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Death of Queen Elizabeth II saddens Kamsack residents

Residents of Kamsack reacted to the death of Queen Elizabeth II with sadness as they recalled memories of her visit to the region.

KAMSACK — When the news that Her Majesty Queen Elizabeth II had died on Sept. 8, the Kamsack Times asked a few Kamsack residents on their thoughts and their remembrance of Oct. 19, 1987 when the Queen and His Royal highness, Prince Philip visited Kamsack, Veregin and Canora.

Mary and John Welykholowa, who now live at Eaglestone Lodge, were among members of the Royal Canadian Legion who were lined up at the entrance of the Kamsack Junior High School (now the Kamsack Comprehensive Institute) to greet the royal couple as they entered.

“It was quite cold,” Mary said, adding that the couple had stopped to speak to Mel Berezowski as they passed by.

Mary recalls the program held inside the school where “the girls danced, the choir sang and a gift was presented by the Cote Band.”

“We were all dressed in Legion uniforms, gloves and all,” she said.

“When I turned on the TV today and saw the flag at half-mast on Buckingham Palace, I knew what had happened,” she said. “I felt so badly for her and her family.

“I cried,” she said. “Johnny put his arm around me and had a tear too.

“She was a special lady.”

Mary said that she has a box of memorabilia at her daughter’s house at Madge Lake, including the invitation she had received from the Town of Kamsack to attend the reception with the Queen.

Not having that invitation, Mary showed the card she and her husband had received from the Queen last year on the occasion of their 75th anniversary.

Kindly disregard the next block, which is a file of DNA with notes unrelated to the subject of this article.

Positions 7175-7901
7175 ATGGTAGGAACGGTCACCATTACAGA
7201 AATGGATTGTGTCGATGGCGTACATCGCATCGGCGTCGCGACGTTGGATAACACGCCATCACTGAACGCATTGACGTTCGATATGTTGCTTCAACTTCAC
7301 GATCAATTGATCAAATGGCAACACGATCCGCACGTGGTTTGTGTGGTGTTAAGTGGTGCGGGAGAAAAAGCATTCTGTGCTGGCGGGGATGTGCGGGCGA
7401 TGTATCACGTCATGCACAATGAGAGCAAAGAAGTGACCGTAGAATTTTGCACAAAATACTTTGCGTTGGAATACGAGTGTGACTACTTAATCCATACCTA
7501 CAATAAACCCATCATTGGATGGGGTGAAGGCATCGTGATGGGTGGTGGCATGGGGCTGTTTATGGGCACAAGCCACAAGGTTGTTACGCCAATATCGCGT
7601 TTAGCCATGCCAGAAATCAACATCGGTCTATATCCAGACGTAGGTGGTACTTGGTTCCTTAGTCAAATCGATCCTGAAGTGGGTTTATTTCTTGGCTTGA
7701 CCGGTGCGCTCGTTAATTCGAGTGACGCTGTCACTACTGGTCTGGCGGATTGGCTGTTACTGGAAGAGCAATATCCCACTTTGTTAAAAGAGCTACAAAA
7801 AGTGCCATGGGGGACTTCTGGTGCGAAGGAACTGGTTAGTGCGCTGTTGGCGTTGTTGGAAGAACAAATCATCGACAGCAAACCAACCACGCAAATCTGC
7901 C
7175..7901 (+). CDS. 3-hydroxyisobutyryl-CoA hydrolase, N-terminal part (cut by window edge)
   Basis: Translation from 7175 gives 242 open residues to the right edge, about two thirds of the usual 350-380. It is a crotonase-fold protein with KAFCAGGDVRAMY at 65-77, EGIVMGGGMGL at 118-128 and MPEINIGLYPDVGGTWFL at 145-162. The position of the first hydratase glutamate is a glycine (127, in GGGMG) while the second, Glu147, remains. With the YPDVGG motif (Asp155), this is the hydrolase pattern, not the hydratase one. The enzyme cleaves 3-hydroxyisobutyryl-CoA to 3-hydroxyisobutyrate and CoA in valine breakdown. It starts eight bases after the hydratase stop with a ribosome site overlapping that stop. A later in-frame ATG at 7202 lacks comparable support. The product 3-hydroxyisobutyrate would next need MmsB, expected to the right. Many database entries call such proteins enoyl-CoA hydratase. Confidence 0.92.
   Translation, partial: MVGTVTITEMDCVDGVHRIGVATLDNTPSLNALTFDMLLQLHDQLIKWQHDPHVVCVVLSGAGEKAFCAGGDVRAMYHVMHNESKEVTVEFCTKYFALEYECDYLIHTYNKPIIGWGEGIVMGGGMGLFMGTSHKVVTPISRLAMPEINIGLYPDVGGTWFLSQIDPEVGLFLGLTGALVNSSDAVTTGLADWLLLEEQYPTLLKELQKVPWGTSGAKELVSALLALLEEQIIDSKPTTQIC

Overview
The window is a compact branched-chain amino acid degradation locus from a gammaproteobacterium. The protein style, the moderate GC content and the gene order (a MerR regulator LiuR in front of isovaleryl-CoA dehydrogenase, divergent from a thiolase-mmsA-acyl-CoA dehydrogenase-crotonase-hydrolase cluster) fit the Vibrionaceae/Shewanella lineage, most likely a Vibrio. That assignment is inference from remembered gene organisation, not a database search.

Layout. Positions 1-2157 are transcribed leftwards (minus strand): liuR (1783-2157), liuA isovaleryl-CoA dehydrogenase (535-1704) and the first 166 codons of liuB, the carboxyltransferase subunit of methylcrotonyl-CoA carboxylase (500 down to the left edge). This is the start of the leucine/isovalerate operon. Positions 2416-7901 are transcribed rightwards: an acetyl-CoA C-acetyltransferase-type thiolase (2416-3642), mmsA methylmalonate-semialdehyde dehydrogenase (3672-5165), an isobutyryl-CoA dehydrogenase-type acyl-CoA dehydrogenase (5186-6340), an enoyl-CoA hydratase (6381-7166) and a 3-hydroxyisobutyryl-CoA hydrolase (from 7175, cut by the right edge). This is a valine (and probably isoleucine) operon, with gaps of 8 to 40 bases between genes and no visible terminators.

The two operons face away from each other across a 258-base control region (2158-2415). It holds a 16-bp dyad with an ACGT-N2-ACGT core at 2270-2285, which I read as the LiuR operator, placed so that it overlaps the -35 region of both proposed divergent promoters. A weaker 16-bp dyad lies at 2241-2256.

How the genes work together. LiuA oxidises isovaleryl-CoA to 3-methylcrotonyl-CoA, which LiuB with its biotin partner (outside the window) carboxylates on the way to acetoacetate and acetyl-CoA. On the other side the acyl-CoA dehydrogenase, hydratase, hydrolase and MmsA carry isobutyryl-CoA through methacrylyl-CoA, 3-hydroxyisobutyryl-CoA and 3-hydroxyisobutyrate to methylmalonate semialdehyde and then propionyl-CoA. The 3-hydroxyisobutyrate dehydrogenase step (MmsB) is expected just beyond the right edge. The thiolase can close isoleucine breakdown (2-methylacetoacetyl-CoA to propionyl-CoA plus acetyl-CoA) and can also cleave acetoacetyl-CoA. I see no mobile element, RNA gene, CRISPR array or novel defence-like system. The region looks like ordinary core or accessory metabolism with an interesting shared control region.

“We were in full uniform and in those days that meant wearing our berets,” Winnie Koroluk, also a resident of the Lodge, said, adding that the Queen had stopped to talk to Bill Carss and said that she had remembered him.

“Bill was a Canadian Air Force pilot who had flown the Queen during her previous visits to Canada,” Koroluk explained.

“When you see the Queen on TV, you’re amazed at how tiny she is, yet so regal,” she said. “But I’m of British heritage.”

“I was very sad,” Betty Salahub said, explaining that she has a scrapbook with photographs of the Royal Family.

Georgina Harambura, who had been working at the Togo School in 1987, said she had accompanied the teachers and students to Veregin where they got to see the Royal couple.

“It was a cold day,” she remembered.

A reporter for the Kamsack Times in 1987, William Koreluik talked about the excitement among the press, international, national, provincial and local, as they waited for the Queen and Prince at Canora, and then boarded a bus with the other media people for the ride to Veregin, and again on the bus to Kamsack.

All the media people had been assigned designated spots during the tour where they could stand, wait and take their photos or films, Koreluik explained. “At the school, I was assigned a spot just outside the main door to the gymnasium.

“As the Queen and Prince Philip, passed by me, at arm’s length, I let my camera dangle around my neck in order to take the time to see the Queen, close up, and not through the camera’s lens.

“Their visit was definitely one of the highlights of my career with the newspaper.”

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